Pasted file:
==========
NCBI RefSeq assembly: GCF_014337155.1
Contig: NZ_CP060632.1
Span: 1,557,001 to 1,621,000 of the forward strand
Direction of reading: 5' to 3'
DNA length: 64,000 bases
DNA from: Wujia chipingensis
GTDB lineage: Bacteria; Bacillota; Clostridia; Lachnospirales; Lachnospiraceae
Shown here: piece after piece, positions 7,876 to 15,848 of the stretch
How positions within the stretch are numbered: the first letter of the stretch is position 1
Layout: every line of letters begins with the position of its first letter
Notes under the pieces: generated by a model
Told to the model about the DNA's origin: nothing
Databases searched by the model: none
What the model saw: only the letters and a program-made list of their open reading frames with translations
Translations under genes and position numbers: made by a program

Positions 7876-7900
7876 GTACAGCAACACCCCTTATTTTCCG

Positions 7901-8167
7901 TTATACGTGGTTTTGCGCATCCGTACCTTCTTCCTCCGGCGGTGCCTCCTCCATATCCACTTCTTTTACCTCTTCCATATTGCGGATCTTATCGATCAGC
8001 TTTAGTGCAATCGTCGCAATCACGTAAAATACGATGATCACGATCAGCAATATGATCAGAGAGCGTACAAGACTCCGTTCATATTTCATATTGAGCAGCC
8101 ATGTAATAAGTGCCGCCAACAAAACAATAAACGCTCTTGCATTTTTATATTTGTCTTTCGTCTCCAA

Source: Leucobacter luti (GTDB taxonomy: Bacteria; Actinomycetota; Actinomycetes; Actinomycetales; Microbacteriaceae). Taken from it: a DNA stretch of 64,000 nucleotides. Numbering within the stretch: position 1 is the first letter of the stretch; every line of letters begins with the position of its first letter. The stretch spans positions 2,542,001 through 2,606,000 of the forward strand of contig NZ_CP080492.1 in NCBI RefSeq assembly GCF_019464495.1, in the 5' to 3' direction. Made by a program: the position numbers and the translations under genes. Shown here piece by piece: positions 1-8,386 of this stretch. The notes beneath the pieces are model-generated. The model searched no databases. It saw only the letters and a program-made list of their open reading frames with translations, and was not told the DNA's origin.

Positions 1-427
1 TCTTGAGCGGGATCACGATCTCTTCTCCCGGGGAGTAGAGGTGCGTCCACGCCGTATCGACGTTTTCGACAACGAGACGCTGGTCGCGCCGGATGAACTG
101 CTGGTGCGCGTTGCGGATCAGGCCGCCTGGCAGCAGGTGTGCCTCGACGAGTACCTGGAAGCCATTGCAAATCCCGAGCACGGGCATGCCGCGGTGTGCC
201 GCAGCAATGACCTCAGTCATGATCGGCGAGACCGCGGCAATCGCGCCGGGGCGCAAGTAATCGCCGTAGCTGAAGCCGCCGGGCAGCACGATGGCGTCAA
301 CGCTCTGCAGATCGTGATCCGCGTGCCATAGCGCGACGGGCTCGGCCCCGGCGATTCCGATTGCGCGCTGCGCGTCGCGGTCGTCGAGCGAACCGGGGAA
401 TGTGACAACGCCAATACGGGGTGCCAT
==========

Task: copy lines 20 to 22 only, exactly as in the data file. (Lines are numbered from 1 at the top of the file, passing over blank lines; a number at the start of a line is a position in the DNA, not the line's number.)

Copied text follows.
8001 TTTAGTGCAATCGTCGCAATCACGTAAAATACGATGATCACGATCAGCAATATGATCAGAGAGCGTACAAGACTCCGTTCATATTTCATATTGAGCAGCC
8101 ATGTAATAAGTGCCGCCAACAAAACAATAAACGCTCTTGCATTTTTATATTTGTCTTTCGTCTCCAA

Source: Leucobacter luti (GTDB taxonomy: Bacteria; Actinomycetota; Actinomycetes; Actinomycetales; Microbacteriaceae). Taken from it: a DNA stretch of 64,000 nucleotides. Numbering within the stretch: position 1 is the first letter of the stretch; every line of letters begins with the position of its first letter. The stretch spans positions 2,542,001 through 2,606,000 of the forward strand of contig NZ_CP080492.1 in NCBI RefSeq assembly GCF_019464495.1, in the 5' to 3' direction. Made by a program: the position numbers and the translations under genes. Shown here piece by piece: positions 1-8,386 of this stretch. The notes beneath the pieces are model-generated. The model searched no databases. It saw only the letters and a program-made list of their open reading frames with translations, and was not told the DNA's origin.